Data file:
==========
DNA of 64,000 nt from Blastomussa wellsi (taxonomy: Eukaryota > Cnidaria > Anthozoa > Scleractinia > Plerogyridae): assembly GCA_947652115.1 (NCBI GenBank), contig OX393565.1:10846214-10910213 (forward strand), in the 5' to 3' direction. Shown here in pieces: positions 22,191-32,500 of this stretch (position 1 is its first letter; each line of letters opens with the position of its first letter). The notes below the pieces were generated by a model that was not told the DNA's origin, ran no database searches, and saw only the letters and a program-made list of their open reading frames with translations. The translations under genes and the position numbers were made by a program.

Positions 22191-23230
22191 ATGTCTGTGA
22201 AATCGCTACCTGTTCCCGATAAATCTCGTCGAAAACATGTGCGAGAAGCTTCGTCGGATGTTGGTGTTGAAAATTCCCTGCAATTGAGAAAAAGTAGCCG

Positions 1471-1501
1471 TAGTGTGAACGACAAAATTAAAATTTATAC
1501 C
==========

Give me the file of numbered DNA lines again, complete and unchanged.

DNA of 64,000 nt from Blastomussa wellsi (taxonomy: Eukaryota > Cnidaria > Anthozoa > Scleractinia > Plerogyridae): assembly GCA_947652115.1 (NCBI GenBank), contig OX393565.1:10846214-10910213 (forward strand), in the 5' to 3' direction. Shown here in pieces: positions 22,191-32,500 of this stretch (position 1 is its first letter; each line of letters opens with the position of its first letter). The notes below the pieces were generated by a model that was not told the DNA's origin, ran no database searches, and saw only the letters and a program-made list of their open reading frames with translations. The translations under genes and the position numbers were made by a program.

Positions 22191-23230
22191 ATGTCTGTGA
22201 AATCGCTACCTGTTCCCGATAAATCTCGTCGAAAACATGTGCGAGAAGCTTCGTCGGATGTTGGTGTTGAAAATTCCCTGCAATTGAGAAAAAGTAGCCG

Positions 1471-1501
1471 TAGTGTGAACGACAAAATTAAAATTTATAC
1501 C